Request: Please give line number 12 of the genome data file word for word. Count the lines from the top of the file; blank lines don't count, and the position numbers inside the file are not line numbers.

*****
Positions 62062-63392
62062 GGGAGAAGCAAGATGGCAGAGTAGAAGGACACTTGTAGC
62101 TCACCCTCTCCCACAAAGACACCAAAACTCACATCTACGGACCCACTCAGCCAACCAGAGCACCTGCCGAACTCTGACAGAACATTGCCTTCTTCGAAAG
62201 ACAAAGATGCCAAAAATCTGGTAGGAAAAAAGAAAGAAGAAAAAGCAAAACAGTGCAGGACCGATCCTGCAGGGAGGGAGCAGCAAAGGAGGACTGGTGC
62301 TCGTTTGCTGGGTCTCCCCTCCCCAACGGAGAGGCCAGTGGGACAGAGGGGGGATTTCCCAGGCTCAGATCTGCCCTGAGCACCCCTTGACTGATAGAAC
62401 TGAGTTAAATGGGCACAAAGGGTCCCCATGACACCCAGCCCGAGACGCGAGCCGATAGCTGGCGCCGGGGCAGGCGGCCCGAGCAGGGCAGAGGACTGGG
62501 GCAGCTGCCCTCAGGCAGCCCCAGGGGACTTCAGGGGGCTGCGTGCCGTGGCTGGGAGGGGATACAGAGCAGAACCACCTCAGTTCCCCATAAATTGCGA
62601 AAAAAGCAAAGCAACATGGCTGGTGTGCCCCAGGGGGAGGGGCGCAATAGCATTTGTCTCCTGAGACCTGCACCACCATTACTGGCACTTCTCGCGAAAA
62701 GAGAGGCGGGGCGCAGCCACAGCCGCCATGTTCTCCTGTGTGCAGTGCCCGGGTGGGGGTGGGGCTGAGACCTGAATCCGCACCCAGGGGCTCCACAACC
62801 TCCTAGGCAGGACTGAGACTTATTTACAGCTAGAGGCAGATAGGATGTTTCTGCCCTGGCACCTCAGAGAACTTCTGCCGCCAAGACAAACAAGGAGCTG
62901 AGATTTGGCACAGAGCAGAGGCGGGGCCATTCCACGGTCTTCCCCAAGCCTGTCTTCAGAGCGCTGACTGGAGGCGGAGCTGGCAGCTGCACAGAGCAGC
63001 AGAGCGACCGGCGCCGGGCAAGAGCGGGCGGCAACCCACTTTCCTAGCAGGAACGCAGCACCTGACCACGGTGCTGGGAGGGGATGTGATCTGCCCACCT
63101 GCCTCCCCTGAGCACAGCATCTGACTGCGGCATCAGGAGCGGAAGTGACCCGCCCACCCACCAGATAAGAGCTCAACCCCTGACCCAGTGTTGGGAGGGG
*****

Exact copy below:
63001 AGAGCGACCGGCGCCGGGCAAGAGCGGGCGGCAACCCACTTTCCTAGCAGGAACGCAGCACCTGACCACGGTGCTGGGAGGGGATGTGATCTGCCCACCT